8. McLean, Ian W., 2007. "Why was Australia so rich?," Explorations in Economic History, Elsevier, vol. 44(4), pages 635-656, October.
  9. repec:cup:cbooks:9780521125949 is not listed on IDEAS
  10. Joshua L. Rosenbloom & William A. Sundstrom, 2009. "Labor-Market Regimes in U.S. Economic History," NBER Working Papers 15055, National Bureau of Economic Research, Inc.
  11. Ian McLean, 2007. "Might Australia Have Failed? Endowments, Institutions and Contingency," School of Economics Working Papers 2007-04, University of Adelaide, School of Economics.
  12. Albouy, David, 2006. "The Colonial Origins of Comparative Development: An Investigation of the Settler Mortality Data," Center for International and Development Economics Research, Working Paper Series qt8kt576x8, Center for International and Development Economics Research, Institute for Business and Economic Research, UC Berkeley.
  13. Michael A. Clemens & Jeffrey G. Williamson, 2004. "Why did the Tariff--Growth Correlation Change after 1950?," Journal of Economic Growth, Springer, vol. 9(1), pages 5-46, 03.
  14. David, Paul A & Wright, Gavin, 1997. "Increasing Returns and the Genesis of American Resource Abundance," Industrial and Corporate Change, Oxford University Press, vol. 6(2), pages 203-45, March.
  15. McLean, Ian W, 1982. "The Demand for Agricultural Research in Australia, 1870-1914," Australian Economic Papers, Wiley Blackwell, vol. 21(39), pages 294-308, December.
  16. La Croix, Sumner J., 1992. "Property rights and institutional change during Australia's gold rush," Explorations in Economic History, Elsevier, vol. 29(2), pages 204-227, April.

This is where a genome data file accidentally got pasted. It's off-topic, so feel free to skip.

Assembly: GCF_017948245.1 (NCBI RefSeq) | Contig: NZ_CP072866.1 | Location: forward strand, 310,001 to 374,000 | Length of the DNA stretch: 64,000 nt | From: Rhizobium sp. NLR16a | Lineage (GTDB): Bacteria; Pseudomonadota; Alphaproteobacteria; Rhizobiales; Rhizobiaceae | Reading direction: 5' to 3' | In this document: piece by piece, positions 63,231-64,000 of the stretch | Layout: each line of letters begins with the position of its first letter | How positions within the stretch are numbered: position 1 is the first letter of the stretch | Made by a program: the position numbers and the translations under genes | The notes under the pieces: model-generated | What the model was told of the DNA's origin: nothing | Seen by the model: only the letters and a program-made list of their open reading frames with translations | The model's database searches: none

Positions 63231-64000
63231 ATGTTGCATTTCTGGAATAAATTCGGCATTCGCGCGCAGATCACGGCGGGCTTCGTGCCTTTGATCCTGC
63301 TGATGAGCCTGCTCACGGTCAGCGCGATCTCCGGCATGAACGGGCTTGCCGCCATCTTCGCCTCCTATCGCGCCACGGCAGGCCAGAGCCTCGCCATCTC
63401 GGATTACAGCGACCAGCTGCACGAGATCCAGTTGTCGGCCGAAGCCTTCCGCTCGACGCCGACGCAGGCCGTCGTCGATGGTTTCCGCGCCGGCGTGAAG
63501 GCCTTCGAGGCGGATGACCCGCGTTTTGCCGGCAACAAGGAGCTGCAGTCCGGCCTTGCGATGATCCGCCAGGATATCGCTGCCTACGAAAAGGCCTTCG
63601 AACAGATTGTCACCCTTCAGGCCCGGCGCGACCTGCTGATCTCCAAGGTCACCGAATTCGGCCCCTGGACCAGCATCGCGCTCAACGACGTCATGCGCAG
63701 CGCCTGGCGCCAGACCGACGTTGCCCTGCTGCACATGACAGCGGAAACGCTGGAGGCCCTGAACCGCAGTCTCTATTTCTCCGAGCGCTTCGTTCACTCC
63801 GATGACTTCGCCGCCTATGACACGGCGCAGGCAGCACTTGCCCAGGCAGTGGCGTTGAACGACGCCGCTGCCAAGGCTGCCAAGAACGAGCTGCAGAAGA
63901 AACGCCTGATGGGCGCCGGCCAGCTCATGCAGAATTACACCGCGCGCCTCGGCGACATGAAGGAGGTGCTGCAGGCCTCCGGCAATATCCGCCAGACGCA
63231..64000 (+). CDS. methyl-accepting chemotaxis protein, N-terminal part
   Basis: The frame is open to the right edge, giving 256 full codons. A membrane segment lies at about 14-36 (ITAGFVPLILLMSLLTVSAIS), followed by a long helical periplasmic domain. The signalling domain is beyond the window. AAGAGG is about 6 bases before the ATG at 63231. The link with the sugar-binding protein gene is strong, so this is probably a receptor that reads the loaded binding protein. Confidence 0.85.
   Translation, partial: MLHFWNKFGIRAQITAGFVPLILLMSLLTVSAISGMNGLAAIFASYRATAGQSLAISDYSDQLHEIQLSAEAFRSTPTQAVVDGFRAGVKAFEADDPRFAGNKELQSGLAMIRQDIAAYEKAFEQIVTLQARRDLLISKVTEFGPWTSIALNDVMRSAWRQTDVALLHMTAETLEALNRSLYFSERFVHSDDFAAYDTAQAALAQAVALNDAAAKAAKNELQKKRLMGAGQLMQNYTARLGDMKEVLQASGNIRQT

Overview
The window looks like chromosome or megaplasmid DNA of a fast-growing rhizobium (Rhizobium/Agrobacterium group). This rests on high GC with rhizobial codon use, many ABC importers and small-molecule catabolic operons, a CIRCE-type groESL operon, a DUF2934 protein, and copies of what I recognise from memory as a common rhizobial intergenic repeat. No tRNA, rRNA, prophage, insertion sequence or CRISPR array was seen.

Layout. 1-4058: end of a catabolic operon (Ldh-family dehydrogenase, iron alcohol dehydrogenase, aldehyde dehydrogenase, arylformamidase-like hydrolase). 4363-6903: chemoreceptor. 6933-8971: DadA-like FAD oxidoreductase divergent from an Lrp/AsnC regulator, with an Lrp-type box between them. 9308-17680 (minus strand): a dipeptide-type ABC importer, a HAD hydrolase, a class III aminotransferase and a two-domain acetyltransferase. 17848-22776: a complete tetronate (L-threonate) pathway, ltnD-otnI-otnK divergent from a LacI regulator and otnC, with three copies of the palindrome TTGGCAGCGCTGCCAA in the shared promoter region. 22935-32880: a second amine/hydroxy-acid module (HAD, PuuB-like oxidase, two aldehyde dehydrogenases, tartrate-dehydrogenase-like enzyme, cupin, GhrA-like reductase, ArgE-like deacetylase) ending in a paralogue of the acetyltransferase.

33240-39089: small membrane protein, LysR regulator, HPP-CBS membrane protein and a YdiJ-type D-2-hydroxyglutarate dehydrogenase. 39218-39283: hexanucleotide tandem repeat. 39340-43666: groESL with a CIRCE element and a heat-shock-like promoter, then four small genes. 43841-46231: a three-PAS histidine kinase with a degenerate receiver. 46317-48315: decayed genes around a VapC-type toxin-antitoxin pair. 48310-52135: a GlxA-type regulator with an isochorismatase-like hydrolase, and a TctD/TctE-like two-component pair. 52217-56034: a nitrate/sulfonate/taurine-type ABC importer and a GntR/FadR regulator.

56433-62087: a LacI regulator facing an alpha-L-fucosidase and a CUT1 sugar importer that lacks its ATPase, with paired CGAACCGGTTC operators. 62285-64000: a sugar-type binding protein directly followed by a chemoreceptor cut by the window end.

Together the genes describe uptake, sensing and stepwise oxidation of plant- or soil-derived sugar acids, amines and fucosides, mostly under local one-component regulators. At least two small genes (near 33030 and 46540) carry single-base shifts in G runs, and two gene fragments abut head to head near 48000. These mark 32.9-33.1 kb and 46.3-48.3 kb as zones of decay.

17. Christian Gillitzer & Jonathan Kearns, 2005. "Long-term Patterns in Australia’s Terms of Trade," RBA Research Discussion Papers rdp2005-01, Reserve Bank of Australia.
Full references (including those not matched with items on IDEAS)

This item is not listed on Wikipedia, on a reading list or among the top items on IDEAS.

When requesting a correction, please mention this item's handle: RePEc:adl:wpaper:2010-30. See general information about how to correct material in RePEc.

For technical questions regarding this item, or to correct its authors, title, abstract, bibliographic or download information, contact: (Dmitriy Kvasov)

If you have authored this item and are not yet registered with RePEc, we encourage you to do it here. This allows to link your profile to this item. It also allows you to accept potential citations to this item that we are uncertain about.

If references are entirely missing, you can add them using this form.

If the full references list an item that is present in RePEc, but the system did not link to it, you can help with this form.

If you know of missing items citing this one, you can help us creating those links by adding the relevant references in the same way as above, for each refering item. If you are a registered author of this item, you may also want to check the "citations" tab in your profile, as there may be some citations waiting for confirmation.

Please note that corrections may take a couple of weeks to filter through the various RePEc services.

This information is provided to you by IDEAS at the Research Division of the Federal Reserve Bank of St. Louis using RePEc data.